The forex market has maintained the momentum established prior to the G7meetings over the weekend.
The underlying tone of a weak euro and a firmer yen is solidly in place. Overnight dollar/yen traded between 104 and 105 and is opening at 104.05. The euro is at 95.00 having lost the modest gains made at the end of last week. The key euro/yen cross is therefore at lower levels around 98.85.
"G7 has come and gone and the only thing that's left is a brief uncertainty about the yen," says Peter Von Maydell of
Credit Swiss First Boston
. Von Maydell thinks it was a mistake to look for a floor in dollar/yen as it is, "just a trade based on two years of macro trends."
The goal of both European and Japanese authorities would be to see this cross move higher and to stay well above the 100 yen per euro parity. Clearly, this has not been achieved, and many analysts see no positive options for the beleaguered euro.
Euro-zone inflation in March showed a 2.1% year-over-year rise compared with 2.0% in February. These data were above the
European Central Bank's
upper limit and provide a potential justification for a euro rate increase at the next ECB meeting on May 11. The
reported that business confidence in Germany declined to 100.5 in March from 100.9 in February.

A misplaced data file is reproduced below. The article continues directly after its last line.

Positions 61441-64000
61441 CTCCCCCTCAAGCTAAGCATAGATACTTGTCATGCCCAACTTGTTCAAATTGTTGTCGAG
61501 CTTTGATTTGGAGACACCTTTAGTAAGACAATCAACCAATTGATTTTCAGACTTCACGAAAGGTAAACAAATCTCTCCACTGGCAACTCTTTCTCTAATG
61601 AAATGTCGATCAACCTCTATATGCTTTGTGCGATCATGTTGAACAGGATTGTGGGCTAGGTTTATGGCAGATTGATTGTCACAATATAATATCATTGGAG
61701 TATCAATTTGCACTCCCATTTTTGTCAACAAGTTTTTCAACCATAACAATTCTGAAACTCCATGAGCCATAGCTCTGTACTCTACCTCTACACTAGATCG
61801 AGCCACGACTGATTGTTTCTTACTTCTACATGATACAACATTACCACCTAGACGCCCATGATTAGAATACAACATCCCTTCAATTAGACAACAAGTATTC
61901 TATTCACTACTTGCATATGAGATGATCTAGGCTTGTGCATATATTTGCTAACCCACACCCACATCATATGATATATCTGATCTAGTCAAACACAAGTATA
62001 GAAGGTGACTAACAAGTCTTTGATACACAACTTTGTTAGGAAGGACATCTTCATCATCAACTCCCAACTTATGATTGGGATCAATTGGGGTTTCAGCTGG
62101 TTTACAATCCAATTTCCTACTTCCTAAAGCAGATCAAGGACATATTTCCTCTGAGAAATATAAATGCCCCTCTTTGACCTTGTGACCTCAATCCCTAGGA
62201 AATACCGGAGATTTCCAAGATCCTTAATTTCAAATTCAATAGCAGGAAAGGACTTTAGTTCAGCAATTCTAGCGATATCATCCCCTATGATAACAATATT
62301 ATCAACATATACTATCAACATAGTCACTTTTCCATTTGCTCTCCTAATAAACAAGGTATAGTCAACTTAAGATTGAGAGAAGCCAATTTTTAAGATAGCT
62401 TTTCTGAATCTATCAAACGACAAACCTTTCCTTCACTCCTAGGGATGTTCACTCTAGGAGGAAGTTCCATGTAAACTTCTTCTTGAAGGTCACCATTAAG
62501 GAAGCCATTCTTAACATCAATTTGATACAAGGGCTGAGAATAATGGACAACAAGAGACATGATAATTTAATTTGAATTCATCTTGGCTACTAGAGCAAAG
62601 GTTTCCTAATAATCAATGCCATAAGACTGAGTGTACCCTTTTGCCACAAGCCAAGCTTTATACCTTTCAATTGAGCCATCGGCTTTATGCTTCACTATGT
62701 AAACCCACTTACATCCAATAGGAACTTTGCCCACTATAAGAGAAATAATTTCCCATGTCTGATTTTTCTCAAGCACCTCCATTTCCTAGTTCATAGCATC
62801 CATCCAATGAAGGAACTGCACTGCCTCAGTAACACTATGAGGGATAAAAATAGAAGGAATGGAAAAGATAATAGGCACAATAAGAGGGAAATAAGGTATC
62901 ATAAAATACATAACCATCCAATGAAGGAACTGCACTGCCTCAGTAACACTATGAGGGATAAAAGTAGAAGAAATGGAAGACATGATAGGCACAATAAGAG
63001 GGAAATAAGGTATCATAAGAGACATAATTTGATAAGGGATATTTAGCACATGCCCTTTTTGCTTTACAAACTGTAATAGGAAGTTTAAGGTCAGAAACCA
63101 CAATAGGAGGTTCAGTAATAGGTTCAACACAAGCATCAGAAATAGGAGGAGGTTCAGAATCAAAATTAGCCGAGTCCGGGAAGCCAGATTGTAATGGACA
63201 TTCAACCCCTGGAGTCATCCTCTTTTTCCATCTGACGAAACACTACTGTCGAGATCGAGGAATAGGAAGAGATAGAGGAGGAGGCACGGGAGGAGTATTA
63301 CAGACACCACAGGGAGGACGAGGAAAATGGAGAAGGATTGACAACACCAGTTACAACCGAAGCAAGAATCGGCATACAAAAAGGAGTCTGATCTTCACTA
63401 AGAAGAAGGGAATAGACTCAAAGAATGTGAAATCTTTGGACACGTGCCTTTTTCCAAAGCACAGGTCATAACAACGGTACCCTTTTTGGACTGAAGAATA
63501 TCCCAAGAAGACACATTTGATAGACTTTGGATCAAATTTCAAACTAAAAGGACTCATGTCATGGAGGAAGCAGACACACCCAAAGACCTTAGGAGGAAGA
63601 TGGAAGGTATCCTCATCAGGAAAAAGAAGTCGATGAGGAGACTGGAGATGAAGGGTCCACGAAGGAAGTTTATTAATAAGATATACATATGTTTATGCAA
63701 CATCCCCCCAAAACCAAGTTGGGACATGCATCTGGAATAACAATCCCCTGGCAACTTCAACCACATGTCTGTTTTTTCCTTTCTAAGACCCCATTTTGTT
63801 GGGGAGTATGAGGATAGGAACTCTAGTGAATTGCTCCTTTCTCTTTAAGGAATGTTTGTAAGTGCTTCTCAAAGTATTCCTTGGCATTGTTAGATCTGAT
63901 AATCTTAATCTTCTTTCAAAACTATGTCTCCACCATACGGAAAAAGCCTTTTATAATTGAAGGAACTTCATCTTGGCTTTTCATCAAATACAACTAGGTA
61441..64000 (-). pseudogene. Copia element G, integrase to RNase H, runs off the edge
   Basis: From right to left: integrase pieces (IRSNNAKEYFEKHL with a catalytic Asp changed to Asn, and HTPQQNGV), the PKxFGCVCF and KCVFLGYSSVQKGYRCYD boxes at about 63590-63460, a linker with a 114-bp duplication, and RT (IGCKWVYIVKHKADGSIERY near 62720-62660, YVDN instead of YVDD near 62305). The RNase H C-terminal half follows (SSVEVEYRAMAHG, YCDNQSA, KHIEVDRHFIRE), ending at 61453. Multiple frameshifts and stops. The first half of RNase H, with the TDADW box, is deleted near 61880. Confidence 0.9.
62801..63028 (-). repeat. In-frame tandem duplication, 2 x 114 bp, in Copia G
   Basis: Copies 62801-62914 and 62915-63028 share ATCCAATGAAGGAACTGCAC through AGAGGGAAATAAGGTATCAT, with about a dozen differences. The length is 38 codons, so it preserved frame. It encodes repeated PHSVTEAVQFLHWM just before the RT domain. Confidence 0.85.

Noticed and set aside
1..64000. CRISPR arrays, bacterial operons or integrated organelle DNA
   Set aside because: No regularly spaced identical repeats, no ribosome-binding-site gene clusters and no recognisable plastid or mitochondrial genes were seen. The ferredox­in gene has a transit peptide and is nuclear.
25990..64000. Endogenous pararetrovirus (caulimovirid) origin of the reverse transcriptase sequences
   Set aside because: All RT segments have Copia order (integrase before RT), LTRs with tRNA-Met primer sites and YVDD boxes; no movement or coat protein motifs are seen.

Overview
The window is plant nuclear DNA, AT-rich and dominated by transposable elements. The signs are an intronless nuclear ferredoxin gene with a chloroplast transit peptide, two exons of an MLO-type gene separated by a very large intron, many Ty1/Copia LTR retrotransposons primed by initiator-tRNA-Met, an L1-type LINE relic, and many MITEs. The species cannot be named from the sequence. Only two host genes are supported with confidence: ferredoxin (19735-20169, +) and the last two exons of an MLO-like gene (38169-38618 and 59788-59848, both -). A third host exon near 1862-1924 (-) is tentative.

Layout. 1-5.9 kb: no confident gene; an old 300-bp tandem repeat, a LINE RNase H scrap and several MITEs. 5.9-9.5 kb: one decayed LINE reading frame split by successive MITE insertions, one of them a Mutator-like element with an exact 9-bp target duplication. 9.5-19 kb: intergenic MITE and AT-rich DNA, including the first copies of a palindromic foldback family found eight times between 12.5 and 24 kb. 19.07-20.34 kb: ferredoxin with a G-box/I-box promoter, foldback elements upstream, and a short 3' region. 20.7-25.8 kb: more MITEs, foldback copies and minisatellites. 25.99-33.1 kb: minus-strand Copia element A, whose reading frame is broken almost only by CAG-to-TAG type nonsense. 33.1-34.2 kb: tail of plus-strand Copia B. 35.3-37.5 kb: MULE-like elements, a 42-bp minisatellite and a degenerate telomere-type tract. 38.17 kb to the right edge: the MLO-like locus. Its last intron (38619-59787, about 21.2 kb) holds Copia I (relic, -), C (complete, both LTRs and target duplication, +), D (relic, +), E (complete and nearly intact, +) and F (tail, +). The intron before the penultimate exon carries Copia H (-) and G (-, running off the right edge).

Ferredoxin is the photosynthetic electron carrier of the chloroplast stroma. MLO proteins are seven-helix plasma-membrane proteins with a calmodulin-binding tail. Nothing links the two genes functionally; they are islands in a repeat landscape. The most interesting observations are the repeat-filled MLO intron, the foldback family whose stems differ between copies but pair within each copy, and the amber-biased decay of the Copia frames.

U.S. housing starts for March fell 11.2% after a revised 3.6% gain in February.
At the opening, the U.S./Canadian dollar ratio was holding at its best levels around $C 1.4870. Recent U.S. data have put pressure on the Canadian dollar as the threat of a bigger adverse interest-rate differential is now clear.
The dollar/Swiss franc has recouped losses made at the end of last week and is now trading in the middle of recent trading ranges at SF1.6535.
Sterling has remained on the sidelines at $1.5825.
, the preferred measure of inflation in the U.K., (retail price index without the volatile mortgage payments component) eased to 2.0% year-over-year. This is the lowest level since the series began in 1975 and clearly leaves the
Bank of England
(BoE) with little justification for further rate increases.
A leading BoE analyst said that the level of the pound is taken into consideration in assessing interest rate policy.
"The exchange rate is, (however), a major factor in setting monetary policy to achieve the inflation target," said John Vickers, chief economist at the BoE. Vickers does see a decline in sterling versus the euro based on interest differentials and the current overvaluation of the pound.
The Australian dollar continues to lose ground and saw overnight lows of $0.5890 before opening in New York at $0.5945. The $A remains under pressure with little strength in basic commodity prices and a negative interest rate differential with the U.S.
Von Maydell at Credit Swiss thinks that things may get better for the $A and, "it is probably near the bottom."
As expected, the G7 meetings have done nothing to affect the currency markets and traders have reverted to the well established pattern of, "muted yen strength against the dollar and greater yen strength against the euro," as Von Maydell puts it.